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Message 29 of 35
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Senior Contributor

Re: I am a prime example of WHAT NOT TO DO


@mattmix36 wrote:
Due to the view of my state's bankruptcy court, if you can repay 100%...then you must. Otherwise your repayment plan will not be approved. It's a pain in the butt for sure, but I'm not too worried about it. Paying the 2100 a month will effectively reduce my "usable income" to 75k per year. I already live well below my means so this will not be an issue. I'm GAZELLE INTENSE!!!!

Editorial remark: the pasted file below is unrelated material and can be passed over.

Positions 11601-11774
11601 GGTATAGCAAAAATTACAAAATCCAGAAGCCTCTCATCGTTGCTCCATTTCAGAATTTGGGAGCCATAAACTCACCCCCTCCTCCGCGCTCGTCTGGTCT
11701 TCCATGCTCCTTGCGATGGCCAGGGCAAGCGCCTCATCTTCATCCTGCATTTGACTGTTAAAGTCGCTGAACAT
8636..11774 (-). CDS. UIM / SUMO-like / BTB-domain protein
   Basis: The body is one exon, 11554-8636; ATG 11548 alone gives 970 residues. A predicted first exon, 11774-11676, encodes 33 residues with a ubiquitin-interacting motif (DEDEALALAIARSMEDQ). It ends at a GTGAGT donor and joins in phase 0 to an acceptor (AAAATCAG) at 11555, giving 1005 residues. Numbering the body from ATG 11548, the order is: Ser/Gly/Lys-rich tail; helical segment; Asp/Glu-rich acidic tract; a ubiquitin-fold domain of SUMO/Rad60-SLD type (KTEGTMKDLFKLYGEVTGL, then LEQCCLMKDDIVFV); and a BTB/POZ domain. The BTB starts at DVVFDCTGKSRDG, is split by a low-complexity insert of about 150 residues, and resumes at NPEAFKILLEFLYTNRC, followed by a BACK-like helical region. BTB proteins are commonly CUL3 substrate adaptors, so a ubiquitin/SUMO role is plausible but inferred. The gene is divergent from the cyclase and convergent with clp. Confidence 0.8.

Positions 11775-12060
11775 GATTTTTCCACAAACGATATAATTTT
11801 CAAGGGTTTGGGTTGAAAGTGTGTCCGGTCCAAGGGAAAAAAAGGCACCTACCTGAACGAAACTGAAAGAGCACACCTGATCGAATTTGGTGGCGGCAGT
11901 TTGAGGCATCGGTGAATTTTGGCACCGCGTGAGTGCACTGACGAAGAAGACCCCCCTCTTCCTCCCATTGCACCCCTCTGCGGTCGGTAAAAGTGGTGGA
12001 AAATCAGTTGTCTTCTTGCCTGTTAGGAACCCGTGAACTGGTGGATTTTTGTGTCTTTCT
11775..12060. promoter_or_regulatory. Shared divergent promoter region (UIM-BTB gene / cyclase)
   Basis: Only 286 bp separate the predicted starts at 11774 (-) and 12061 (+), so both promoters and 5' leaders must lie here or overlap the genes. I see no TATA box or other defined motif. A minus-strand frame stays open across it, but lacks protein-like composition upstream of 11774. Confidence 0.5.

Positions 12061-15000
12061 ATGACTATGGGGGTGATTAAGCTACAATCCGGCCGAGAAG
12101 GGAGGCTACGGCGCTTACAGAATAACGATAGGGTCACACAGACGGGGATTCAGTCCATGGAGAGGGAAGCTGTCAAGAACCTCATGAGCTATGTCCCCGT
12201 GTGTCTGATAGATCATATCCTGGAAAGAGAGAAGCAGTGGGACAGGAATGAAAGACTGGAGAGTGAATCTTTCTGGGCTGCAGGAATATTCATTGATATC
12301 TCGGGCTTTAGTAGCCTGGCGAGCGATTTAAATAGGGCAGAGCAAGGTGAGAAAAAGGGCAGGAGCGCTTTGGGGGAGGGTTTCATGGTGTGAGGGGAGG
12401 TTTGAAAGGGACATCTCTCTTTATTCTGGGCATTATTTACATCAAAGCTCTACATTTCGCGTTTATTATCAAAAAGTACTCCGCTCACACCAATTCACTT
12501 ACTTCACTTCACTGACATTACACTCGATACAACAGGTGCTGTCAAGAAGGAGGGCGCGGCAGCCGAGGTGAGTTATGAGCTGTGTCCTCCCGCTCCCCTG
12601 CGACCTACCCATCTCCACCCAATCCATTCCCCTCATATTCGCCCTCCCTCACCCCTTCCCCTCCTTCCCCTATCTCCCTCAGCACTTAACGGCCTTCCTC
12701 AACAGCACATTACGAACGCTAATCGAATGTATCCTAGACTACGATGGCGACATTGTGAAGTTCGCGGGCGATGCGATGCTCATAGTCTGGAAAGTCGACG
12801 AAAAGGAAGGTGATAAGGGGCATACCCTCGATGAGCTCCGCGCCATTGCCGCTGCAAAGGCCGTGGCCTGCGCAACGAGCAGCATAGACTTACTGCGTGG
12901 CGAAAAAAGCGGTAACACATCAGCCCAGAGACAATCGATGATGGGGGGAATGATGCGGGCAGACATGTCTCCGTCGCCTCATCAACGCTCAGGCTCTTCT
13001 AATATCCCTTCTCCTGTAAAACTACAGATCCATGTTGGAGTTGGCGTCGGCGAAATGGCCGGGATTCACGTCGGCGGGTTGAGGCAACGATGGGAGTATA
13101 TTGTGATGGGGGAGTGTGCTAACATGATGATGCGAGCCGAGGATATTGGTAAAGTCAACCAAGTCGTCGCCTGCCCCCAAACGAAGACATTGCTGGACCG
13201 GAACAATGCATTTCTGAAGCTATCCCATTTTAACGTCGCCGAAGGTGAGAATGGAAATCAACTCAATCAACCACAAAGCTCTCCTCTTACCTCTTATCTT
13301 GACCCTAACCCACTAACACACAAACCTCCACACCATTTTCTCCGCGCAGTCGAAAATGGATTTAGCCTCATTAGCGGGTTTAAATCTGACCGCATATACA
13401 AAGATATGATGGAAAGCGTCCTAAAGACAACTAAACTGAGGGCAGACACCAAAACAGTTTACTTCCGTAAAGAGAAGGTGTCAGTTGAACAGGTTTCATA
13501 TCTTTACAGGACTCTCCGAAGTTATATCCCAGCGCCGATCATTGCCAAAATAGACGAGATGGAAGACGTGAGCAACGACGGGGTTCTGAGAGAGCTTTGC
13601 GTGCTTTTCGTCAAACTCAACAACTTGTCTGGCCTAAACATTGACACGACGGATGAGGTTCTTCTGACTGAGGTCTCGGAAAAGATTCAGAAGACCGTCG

Thank you for sharing your experience. This will help alot of people out.

 

Im curious if you had looked at other options in paying your debt back, like DMP from a non profit credit counseling service?

 

 

American Express: Platinum Charge, Optima, Business Gold, Delta Business Platinum
Barclays: Arrival+ WEMC
Capital One: Savor WMC, Venture VS
Chase: Freedom U VS, CSR VI
Citibank: AAdvantage Platinum WEMC
Elan/US Bank: Fidelity VS
Credit Union: Rewards Visa
FICO 08: (2.4.20) EX: 832 / EQ: 840 / TU: 833
Message 30 of 35